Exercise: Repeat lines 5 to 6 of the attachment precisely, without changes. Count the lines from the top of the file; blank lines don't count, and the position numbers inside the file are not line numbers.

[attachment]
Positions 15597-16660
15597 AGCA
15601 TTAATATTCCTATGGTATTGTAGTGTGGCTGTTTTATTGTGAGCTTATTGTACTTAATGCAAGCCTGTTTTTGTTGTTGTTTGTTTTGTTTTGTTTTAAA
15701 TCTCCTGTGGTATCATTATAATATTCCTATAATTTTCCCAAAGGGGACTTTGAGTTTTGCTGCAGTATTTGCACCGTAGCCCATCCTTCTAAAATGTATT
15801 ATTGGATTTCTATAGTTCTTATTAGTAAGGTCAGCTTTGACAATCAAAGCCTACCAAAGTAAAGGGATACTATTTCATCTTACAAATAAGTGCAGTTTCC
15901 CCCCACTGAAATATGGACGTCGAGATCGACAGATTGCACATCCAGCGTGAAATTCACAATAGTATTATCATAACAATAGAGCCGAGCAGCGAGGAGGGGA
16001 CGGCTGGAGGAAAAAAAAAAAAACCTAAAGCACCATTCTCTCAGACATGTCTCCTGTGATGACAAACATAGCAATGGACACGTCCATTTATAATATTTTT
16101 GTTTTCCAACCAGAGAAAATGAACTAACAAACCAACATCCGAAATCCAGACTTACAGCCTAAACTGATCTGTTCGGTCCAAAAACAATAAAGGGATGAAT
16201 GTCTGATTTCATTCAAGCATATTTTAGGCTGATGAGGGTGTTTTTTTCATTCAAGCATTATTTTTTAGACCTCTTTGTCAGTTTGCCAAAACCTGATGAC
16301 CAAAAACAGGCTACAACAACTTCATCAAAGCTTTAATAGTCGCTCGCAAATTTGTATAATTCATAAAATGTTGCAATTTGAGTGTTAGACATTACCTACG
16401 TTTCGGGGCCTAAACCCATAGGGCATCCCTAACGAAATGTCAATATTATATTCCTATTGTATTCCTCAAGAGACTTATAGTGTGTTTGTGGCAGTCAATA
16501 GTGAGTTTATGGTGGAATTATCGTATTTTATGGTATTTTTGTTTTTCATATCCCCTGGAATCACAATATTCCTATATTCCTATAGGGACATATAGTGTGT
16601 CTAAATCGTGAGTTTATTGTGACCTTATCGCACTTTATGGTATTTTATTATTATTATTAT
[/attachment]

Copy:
15801 ATTGGATTTCTATAGTTCTTATTAGTAAGGTCAGCTTTGACAATCAAAGCCTACCAAAGTAAAGGGATACTATTTCATCTTACAAATAAGTGCAGTTTCC
15901 CCCCACTGAAATATGGACGTCGAGATCGACAGATTGCACATCCAGCGTGAAATTCACAATAGTATTATCATAACAATAGAGCCGAGCAGCGAGGAGGGGA